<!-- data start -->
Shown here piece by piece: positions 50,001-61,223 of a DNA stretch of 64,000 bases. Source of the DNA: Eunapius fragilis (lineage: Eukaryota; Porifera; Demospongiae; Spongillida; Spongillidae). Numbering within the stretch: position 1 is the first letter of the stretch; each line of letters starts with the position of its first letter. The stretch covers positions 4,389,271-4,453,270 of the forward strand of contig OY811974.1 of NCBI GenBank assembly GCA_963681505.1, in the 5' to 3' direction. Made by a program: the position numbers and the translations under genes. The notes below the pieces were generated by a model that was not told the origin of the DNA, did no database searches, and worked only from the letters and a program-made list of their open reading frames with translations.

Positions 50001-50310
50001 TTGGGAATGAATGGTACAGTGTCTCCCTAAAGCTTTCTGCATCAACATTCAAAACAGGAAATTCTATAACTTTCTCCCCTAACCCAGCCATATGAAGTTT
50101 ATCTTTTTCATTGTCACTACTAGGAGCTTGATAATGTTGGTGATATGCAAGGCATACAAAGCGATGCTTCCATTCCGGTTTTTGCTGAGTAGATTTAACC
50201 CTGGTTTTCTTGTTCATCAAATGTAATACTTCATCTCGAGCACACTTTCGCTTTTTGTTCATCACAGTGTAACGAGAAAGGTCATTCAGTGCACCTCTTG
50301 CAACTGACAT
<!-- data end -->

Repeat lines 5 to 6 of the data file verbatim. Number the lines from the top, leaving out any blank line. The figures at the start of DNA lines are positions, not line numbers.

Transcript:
50201 CTGGTTTTCTTGTTCATCAAATGTAATACTTCATCTCGAGCACACTTTCGCTTTTTGTTCATCACAGTGTAACGAGAAAGGTCATTCAGTGCACCTCTTG
50301 CAACTGACAT